What’s In The Box
The TH50C arrives with a rigid case for transportation and storage should you take it off your rifle. Most of us wouldn’t need this, but it’s a good enough case that I wouldn’t toss it away as with many included cases. A front scope cap protects the germanium objective. As mentioned, the included scope rings are not something I would keep.
To thoroughly test the TH50C, I took it on a weeklong trip where night hunting is allowed and where there are plenty of coyotes. The short-form evaluation is this: I like this scope and I didn’t want to send it back. The longer version follows.
Right off the bat, it was easy to use the TH50C. Anyone who has done any amount of night hunting knows that intuitive design is really important. The last thing you want to do is mess around with buttons, struggle to find a feature, or otherwise have your gear get in your way. Turning the unit on, putting it in standby mode, NUCing it, capturing video, focusing, and zooming was all intuitive and simple. This is saying something because the button layout for the TH50C is not like the thermal scope I usually use.
Zeroing was also very easy. I’ve used thermals with a “one-shot zero” function before, but none of them were really a one-shot affair. Zeroing the TH50C wasn’t exactly one shot, but it nearly was. After taking a shot and going into zero mode I could simply hold the scope still in my tripod, aim at the bullseye, and walk the reticle to the point of impact. That got me very close to zero and I made precision adjustments from there. If I can do it you can do it.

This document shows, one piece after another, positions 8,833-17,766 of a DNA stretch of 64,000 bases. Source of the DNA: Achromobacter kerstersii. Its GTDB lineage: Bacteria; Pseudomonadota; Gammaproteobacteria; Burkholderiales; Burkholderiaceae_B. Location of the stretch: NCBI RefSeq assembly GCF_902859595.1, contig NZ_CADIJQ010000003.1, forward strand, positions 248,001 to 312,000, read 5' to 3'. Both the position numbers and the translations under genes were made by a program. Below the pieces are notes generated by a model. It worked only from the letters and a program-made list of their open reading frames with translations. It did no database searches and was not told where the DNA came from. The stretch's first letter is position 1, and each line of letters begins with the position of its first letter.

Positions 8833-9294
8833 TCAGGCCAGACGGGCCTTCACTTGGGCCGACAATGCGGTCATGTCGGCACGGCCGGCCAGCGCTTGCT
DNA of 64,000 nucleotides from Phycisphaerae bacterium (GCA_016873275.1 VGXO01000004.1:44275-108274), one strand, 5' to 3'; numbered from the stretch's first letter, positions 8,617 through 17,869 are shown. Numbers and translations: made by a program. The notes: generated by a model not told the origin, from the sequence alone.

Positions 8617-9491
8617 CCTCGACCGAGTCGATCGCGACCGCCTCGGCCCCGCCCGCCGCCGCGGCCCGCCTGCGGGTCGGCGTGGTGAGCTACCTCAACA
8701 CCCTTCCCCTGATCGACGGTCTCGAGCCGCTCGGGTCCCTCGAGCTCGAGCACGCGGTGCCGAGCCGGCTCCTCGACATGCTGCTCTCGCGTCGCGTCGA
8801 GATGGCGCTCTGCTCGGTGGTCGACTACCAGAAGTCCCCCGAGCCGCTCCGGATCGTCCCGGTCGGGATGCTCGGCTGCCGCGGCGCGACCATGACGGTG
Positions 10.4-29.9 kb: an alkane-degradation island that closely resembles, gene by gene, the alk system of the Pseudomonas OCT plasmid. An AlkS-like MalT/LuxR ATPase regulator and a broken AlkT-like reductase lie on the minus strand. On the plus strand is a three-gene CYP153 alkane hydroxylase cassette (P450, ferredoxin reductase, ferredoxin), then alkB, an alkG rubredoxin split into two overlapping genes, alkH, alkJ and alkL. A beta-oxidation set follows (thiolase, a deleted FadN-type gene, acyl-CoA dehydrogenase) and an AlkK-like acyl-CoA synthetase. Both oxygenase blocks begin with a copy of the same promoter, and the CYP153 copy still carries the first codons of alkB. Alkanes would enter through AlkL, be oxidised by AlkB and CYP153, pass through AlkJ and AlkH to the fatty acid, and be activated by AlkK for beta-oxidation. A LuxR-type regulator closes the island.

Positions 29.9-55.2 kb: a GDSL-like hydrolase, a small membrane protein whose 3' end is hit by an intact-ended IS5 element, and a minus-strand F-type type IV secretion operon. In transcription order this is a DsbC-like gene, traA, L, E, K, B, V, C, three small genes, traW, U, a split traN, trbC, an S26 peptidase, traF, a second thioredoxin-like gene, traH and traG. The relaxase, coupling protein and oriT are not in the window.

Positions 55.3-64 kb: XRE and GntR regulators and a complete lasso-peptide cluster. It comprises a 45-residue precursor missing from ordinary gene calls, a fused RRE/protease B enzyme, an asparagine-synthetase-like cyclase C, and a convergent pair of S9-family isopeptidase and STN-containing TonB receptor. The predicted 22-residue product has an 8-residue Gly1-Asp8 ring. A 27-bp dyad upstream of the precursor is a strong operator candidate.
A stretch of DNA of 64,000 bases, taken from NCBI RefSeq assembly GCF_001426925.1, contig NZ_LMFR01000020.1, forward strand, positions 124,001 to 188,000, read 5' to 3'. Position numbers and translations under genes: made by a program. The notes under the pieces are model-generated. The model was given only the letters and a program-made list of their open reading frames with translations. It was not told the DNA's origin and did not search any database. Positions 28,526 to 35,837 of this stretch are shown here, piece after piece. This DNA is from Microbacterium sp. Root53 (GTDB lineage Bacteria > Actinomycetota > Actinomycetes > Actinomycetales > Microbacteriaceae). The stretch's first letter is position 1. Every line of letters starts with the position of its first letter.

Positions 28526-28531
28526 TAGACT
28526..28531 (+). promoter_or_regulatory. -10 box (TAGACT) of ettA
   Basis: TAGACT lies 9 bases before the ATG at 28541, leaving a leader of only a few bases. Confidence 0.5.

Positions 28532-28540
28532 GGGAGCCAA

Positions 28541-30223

The TH50C camera can store video and still photos in the onboard 32 GB of memory. Alternatively, a wifi option may be used to stream to your phone via their app. I used the scope’s memory and never had to worry about running out of space. I also didn’t have to worry about running out of power, which is great. Contrast that to my buddy’s high-end scope of another brand for which he carries a pocket full of 123 batteries to get through the night. It’s one less thing to have to deal with.
It was an easy transition from my usual thermal to using the BOLT at night. We had success almost immediately, and the only times we were unsuccessful had nothing to do with the scope (read missed due to jerked trigger, forgot to turn on the camera, etc.). Some of the items I review are harder to return than others, and this one hurt. I liked it that much.
Familiar riflescope form factor. Intuitive controls. Superb resolution. Great battery life. Great onboard video storage. Functional one-shot zero. 6061T aluminum housing. Industry-leading warranty.
I don’t have any material complaints here save the one everyone complains about – price. It’s just a lot of money, so it’s not for everyone. One minor miss is the rubber eyepiece boot that comes with it is the first thing you lose on the first stand of the first night. Another is the focusable eyepiece is easily bumped out of focus. Really, I’m just nitpicking at this point.
Pixel Size 12 micron
Refresh Rate 50Hz
Warranty 5 years with one week turnaround
Optical Magnification 3.5X
Digital Magnification 4X
Detection Range 2400 Yards
Display Type AMOLED
Display Resolution 2560×2560
Objective Lens Material Germanium
Run Time 8 Hours advertised (6 hours verified)
Color Palettes White Hot, Black Hot, Red Hot, Color, Highlight
Stand-by Mode, One-Shot Zero, Picture-in-Picture
Recoil Rating 300 win./7mm mag
Weight 33.15 oz
Operating Temperature -4F to 122F